The workshop will focus on inquiry-based learning enhanced by computational thinking with content and practice to assist teachers and faculty to incorporate modeling at all levels from mobile device to desktop to petascale supercomputing and beyond. The activities will expose participants to the basics of computational thinking, modeling, and data analysis. We desire to have participants from a broad range of disciplines, including, but not limited to, computer science, mathematics, and the physical and life sciences. Materials for the workshop are drawn from the National Science Digital Library (nsdl.oercommons.org), in particular resources from XSEDE as well as Shodor's extensive Interactivate collection of lessons, discussions, activities, and supporting materials.

Presenter
Presenter Headshot - XSEDE engagement and outreach team

XSEDE engagement and outreach team

Finding Data Sources Part One: An Introduction

Location
Online Session, please see registration link for details.
Description
Data and statistics play an important role in conducting research, yet understanding how to find, analyze, and manage data can be complicated. If you are interested in developing data skills, the first of two workshops on finding data sources will provide an overview of introductory information to aid you on your path to being a data expert. The workshop will introduce the basic concepts of data and examples of how it is used in supporting research, including copyright concerns to be aware of. Additionally, information on UCF STARS, our institutional repository will be shared with a review of government related data resources.
Presenters
Presenter Headshot - Rich Gause

Rich Gause

Presenter Headshot - Missy Murphey

Missy Murphey

Carpentries: Version Control using Git

Location
Online Session, please see registration link for details.
Description

An introduction to version control for researchers using Git. In this workshop, participants will learn how to stop worrying and easily track changes to their files and code. Effortlessly revert between versions with simple commands. Collaborate with colleagues seamlessly using a centralized file repository. Learn how multiple people can work on the same file and easily work through the revision conflicts.

Please note: you will receive access information for Jupyter Lab the day prior to the workshop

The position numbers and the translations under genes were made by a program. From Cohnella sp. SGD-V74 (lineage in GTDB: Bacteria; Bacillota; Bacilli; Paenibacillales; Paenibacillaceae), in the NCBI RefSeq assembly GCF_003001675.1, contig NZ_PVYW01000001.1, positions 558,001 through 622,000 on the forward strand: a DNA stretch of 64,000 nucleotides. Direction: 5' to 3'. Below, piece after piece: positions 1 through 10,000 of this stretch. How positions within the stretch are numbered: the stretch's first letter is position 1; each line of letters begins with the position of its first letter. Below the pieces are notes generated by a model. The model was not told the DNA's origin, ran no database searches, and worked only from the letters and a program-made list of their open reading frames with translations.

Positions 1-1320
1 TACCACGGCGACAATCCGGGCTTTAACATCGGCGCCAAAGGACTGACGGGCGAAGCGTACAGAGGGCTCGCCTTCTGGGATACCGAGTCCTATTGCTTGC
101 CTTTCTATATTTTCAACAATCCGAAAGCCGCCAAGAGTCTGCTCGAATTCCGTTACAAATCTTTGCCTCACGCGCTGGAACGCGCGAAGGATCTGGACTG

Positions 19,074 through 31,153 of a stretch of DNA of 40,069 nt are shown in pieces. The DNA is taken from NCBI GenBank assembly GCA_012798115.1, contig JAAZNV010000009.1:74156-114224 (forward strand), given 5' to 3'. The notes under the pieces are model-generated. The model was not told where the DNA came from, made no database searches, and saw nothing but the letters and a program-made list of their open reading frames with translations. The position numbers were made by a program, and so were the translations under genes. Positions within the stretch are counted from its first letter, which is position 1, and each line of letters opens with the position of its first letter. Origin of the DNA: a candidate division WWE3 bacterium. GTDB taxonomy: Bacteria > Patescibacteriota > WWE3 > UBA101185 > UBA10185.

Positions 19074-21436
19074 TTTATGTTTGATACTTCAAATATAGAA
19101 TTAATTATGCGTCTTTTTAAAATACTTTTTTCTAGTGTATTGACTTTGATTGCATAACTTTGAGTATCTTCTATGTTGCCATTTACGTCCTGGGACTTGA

Presenter

John Aedo, Ph.D.
Application Development Manager, UCF College of Graduate Studies

High Performance Computing on Advanced Research Computing Center's Stokes and Newton Clusters

Location
In-person session. Information coming soon.
Description

Computational research can analyze models and/or data to reach new conclusions in faster ways or more complex scenarios. UCF has a 4000+ core cluster for general-purpose computation for research across many fields of academic work, and a 21-node gpu cluster for specialized computation. This workshop will review capabilities of the UCF Advanced Research Computing Center in general, with a focus on the two clusters (known as Stokes and Newton). Storage system usage, job scheduling and account balancing, and job submission will be covered with an interactive hands-on session (if an attendee does not yet have an ARCC account, please be sure to request an account ahead of time via the ARCC web site at arcc.ist.ucf.edu).

Presenters

Jaimie Schnaitter

Advanced Unix Shell Programming

Location
Online Session, please see registration link for details.
Description

The "shell" in Unix is a generic term for the program that provides the basic user interface to the system. Typically, this would be a command line interface, but might also include a graphical interface (e.g., "gnome shell"). This workshop will cover commands common to most variations of Unix and Unix command line interface shells. The second hour of this workshop will explore shell commands and solutions inspired by participant questions and problems. It is assumed you are familiar with basic shell concepts.

Presenter

Steven Dick

Carpentries: Programming and Plotting with Python

Location
Online Session, please see registration link for details.
Description

This lesson is an introduction to programming in Python for people with little or no previous programming experience. It uses plotting as its motivating example. This lesson references JupyterLab, but can also be followed using a regular Python interpreter as well. This lesson uses Python 3.

Presenter